Legend is a word that is used all too freely in football. Players who are very good, even World class, are sprayed with this wonderful word that encompasses the true dimension of being the best, yet few deserve it.
One man, who can rightly be described as a football legend, was Arthur Montford.
I only met Arthur a few times, having been privileged to play football in an era where broadcasters were not the perceived stars of the show they are today. Unassuming, yet somehow assertive, with a presence that belied his manner, Arthur was a true legend.
I grew up watching Scotsport (and Sportscene). They became a staple of the football diet and, Sunday dinner wasn’t complete without the Scotsport tune in the background and the dulcet, eccentric tones of Arthur Montford describing the action. The game never seemed dull when Arthur was commentating and that in my opinion was his greatest skill.
He was a fervent supporter of Morton, having been a childhood friend of the long time chairman Douglas Rae and rarely missed a match. This, typifies his passion for football as a whole. I mean, why else would ANYONE wish to follow Morton every second Saturday. But that was Arthur, at his happiest, watching football, talking about football, breathing football.
He was a gentleman, with a knowledge of the Scottish game and it’s players rarely rivalled, although as the years went by and his mind deteriorated slightly, some of that knowledge inevitably wained. I know this from personal experience as I bumped into Arthur coming out of a paper shop a couple of years ago in Torrance, a suburb just north of Glasgow. I said “Hello” and we stood chatting for a few minutes as I regaled the stories of players I knew and mutual friends in the media. But I honestly don’t think he remembered who I was, but do you know what, to Arthur it didn’t matter that I was just another punter talking football. I’m sure he’d have quite happily stood there furnishing my ego for a while longer, but unfortunately my works’ van was waiting for me and we parted with a smile.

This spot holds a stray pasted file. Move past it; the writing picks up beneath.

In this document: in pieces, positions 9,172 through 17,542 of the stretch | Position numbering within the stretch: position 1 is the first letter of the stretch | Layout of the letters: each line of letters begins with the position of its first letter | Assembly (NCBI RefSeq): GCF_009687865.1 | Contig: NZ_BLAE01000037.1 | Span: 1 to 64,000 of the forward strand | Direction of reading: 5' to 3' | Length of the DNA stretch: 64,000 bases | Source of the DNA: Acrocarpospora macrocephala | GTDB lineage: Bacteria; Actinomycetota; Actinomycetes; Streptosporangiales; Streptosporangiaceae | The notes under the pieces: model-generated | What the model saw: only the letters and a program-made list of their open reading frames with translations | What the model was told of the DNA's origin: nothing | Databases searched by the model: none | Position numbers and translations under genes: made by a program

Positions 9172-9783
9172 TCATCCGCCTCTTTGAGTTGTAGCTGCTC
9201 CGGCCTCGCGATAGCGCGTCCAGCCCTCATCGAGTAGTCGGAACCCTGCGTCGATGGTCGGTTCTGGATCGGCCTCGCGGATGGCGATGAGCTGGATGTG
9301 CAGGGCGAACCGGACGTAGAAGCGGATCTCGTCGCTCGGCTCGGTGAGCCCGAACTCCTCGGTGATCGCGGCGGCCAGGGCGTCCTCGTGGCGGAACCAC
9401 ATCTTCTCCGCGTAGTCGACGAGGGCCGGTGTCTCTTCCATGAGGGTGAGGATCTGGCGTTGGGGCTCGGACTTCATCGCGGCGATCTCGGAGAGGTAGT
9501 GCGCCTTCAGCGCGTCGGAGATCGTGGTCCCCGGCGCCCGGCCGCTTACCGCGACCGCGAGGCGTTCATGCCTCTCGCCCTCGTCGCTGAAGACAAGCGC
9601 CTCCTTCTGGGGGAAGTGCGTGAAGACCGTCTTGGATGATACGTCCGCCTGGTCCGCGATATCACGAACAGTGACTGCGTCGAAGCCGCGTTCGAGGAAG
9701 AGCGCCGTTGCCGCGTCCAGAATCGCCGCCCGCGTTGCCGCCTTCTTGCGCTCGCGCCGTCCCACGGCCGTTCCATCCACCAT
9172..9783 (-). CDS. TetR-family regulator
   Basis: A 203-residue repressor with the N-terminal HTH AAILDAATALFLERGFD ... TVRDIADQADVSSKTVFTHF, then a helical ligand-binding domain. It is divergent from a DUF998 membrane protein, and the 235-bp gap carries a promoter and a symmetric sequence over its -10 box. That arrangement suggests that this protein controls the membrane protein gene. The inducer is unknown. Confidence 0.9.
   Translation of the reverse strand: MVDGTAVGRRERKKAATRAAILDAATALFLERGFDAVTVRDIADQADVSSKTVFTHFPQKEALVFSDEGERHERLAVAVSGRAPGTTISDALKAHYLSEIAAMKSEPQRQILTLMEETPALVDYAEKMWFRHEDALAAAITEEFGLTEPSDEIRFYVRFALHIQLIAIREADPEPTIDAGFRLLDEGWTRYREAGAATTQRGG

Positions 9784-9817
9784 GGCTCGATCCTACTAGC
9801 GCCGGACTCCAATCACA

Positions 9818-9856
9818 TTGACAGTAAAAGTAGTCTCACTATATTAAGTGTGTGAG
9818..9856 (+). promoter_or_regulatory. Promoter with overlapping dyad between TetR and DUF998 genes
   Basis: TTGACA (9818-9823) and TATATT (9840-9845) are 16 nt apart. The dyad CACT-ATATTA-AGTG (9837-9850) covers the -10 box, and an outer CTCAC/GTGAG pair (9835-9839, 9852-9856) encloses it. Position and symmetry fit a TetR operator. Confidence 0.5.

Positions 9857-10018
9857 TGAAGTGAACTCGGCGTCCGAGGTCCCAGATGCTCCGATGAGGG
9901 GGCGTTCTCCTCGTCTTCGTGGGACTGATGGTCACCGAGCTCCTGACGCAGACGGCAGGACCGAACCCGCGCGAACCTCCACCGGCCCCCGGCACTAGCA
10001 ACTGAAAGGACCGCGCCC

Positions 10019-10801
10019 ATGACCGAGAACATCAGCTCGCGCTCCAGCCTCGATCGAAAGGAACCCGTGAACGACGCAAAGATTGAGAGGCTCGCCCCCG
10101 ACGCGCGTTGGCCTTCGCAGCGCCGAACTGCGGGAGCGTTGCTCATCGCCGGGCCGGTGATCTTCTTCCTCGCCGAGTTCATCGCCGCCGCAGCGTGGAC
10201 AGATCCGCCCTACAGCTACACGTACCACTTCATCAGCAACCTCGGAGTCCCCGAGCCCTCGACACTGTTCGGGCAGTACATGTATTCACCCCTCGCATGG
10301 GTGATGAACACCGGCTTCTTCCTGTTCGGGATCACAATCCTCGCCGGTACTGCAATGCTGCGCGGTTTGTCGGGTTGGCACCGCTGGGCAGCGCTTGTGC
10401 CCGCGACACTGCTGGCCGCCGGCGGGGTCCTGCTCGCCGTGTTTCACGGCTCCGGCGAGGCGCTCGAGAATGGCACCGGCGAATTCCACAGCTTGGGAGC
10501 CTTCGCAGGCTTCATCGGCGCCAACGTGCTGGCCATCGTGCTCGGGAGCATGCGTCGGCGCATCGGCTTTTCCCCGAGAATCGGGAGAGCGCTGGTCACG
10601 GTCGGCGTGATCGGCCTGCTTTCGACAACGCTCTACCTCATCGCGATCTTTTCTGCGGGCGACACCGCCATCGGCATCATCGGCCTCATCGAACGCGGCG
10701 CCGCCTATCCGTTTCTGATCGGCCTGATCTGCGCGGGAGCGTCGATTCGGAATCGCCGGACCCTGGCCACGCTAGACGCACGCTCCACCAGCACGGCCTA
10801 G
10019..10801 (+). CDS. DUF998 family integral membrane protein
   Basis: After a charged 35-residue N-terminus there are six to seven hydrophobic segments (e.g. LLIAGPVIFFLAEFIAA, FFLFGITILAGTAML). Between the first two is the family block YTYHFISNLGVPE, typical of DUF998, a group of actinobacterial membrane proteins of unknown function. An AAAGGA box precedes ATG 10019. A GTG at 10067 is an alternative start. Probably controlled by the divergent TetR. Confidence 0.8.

Ever the gentleman, he would never realise that I was the one in the priviliged position of being able to chat to the legend that was Arthur Montford.
It’s different now, with Sky cameras covering every angle, but somehow, Arthur had the ability to do that on his own. The passion he had and the sheer determination to make a bad game a good one, meant that you often felt you had been there. On a Sunday afternoon, Glen Michael had cleared the way and Paladdin had magic’ed his way through numerous Tom and Jerry’s, the chair was pulled and you took your seat in the ground. The game you were watching now certainly wasn’t the one you were at, as Arthur’s commentary brought the 0:0 draw to life in his own inimitable way.
They don’t make them like that anymore and, in Arthur’s own words, his passing really is this time “a disaster for Scotland”.
And as I said earlier, but unfortunately nowhere near as inimitably as the man himself, it’ll be some stramash at the Pearly Gates.